Although, I was still the main songwriter, what you have to understand about the Lizards was that we were a fifty/fifty partnership. Nel brought certain engineering know-how and listening skills to the table –as well as a formidable musicianship and quality control. The songs, although their nucleus was mine, could not have been the same without him. Nel also had an attitude about doing things properly and I had to shut-up and listen from time to time.

All of that winter, and spring we worked on the 12 songs which would become Lizardland. To tell the truth, I don't remember an awful lot about recording the actual songs. I do remember the atmosphere though. We’d had ten years of Thatcherism. We were poor. I suppose our attitude was that although we'd been coralled into a corner by the forces of grey-blue greed, there was no reason why we shouldn't paint the walls, sing and dance and be a nuisance. No-one was interfering with us because nobody cared. Whatever we did was unlikely to be played on the radio, signed up or reviewed by the pop papers. We were making an album for nobody, in a sail-loft in an Essex village. We did it gleefully. Nothing would happen. 

Then something did happen. Andy and Captain at the newly-formed Deltic heard Cheryl and a couple of other songs and signed us to finish the album. No advance, not much budget but they'd put the record out if we finished it. Spurred on by this we finished the record early in summer. I do remember setting an entire weekend aside to mix it. It was a beautifully sunny weekend, and I spent that Friday getting all the junk out of the tiny sail loft to turn it into a sort of mixing suite. We got extra speakers in for reference and we worked really hard mixing it down onto a borrowed DAT. I mean, we did feel that we'd got something special. And in retrospect, listening back to it now, which I do as I write this, it does sound pretty good, for the reduced circumstances in which it was made.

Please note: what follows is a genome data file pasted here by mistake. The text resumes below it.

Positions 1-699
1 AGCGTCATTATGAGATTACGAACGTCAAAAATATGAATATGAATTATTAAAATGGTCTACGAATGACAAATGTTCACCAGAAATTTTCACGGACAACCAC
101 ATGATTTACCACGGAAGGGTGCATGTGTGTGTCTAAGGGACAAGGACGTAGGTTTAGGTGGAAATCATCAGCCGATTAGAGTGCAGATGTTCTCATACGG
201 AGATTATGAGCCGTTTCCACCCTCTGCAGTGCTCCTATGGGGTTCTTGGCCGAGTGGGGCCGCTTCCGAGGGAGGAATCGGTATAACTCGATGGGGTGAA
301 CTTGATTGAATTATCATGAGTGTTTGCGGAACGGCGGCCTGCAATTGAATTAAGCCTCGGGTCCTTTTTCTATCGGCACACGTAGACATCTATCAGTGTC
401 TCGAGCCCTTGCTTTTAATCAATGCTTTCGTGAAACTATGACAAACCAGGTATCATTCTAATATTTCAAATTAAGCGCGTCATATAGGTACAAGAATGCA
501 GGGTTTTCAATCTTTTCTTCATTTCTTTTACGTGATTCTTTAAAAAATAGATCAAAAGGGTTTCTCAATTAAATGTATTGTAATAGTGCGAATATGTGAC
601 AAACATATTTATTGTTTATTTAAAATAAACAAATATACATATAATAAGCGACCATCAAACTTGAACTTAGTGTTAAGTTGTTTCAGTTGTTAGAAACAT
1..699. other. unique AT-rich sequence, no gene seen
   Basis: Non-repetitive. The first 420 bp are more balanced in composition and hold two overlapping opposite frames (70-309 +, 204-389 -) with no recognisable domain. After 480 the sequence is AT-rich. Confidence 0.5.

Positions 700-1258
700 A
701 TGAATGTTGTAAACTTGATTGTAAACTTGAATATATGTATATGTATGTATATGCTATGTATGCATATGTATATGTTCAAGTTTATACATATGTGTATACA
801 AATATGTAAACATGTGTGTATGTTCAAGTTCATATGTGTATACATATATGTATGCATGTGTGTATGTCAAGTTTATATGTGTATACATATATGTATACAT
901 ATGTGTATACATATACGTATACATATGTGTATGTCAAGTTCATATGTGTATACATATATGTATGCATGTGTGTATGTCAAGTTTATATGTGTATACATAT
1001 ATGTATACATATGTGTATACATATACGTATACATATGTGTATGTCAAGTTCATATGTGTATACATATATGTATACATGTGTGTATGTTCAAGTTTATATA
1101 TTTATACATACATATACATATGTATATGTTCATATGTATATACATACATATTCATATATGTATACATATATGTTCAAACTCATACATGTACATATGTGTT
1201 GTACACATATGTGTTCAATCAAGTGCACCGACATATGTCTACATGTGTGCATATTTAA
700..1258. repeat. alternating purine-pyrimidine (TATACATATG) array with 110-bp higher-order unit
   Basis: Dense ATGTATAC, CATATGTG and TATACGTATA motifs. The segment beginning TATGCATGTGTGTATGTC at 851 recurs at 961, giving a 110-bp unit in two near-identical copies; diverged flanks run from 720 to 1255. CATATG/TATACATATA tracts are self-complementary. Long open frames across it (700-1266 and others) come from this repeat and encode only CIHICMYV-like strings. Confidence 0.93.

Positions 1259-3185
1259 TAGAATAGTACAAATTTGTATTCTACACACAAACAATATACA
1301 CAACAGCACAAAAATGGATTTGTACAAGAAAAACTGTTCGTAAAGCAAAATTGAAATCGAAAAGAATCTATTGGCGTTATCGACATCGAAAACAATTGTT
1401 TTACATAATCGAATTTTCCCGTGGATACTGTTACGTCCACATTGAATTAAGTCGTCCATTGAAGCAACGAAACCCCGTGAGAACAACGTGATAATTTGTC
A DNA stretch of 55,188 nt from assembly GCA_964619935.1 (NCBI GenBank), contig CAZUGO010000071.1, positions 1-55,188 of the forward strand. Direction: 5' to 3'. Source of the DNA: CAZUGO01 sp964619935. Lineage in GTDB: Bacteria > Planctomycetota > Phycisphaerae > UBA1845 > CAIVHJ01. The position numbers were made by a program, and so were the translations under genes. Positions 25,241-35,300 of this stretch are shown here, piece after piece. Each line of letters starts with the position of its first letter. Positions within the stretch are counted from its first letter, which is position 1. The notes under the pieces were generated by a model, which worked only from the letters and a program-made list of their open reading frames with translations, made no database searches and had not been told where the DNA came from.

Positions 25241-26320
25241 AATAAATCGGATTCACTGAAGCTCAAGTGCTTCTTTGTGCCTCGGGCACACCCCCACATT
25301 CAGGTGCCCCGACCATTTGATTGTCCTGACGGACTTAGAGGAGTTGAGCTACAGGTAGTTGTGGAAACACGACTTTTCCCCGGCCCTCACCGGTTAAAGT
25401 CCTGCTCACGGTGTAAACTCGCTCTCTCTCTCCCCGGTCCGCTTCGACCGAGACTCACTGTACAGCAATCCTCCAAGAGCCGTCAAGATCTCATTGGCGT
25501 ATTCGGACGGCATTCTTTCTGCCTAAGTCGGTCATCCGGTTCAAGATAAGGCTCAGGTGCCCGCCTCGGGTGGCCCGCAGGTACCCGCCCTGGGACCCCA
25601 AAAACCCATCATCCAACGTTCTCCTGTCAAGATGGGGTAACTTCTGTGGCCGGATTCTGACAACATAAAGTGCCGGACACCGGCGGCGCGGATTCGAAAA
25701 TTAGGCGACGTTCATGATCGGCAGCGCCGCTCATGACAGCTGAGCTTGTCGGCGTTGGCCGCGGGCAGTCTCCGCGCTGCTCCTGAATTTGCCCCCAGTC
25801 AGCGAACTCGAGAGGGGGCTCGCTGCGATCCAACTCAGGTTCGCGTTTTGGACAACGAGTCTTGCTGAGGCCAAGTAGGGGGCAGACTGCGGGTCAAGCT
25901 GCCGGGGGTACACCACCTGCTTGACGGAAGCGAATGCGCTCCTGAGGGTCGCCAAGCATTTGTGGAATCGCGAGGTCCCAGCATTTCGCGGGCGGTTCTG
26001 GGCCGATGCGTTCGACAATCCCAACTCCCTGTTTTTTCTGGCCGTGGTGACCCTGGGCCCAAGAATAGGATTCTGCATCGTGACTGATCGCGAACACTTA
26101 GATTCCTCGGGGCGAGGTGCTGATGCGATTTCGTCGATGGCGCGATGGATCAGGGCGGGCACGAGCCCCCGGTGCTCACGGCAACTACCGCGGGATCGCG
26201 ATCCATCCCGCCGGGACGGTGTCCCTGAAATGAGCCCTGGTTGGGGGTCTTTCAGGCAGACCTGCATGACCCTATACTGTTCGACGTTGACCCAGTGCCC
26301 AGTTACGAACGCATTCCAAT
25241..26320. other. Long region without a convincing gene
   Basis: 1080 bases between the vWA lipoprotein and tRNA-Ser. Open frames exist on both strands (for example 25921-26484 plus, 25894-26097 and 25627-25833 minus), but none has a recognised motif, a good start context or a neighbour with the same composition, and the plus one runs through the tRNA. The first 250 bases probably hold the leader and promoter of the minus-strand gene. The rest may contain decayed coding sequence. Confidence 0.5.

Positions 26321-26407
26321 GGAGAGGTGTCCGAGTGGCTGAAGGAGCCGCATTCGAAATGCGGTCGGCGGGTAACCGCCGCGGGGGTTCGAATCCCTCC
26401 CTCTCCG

How would I describe the music? Hmm, well it's much more electric than our first attempts. The song subjects were largely preoccupied by England as it was then. A chronicle of  traumatised Falkland veretans joining hippy convoys, deserted shipyards, spoilt princesses, white-socked Essex boys, broken-hearted guys in seaside towns, village England still wishing for wartime, party girls too exhausted to make the scene, young-marrieds fighting in Barratt Homes and all the contrasting riches and decay of Mother England in her threadbare gowns. Sorry Blur, but the Lizards probably got there about four years before you –at least in subject matter. It wasn't a style decision as such, it was just what I wrote about…and remember I didn't think of myself as any sort of poet in those days.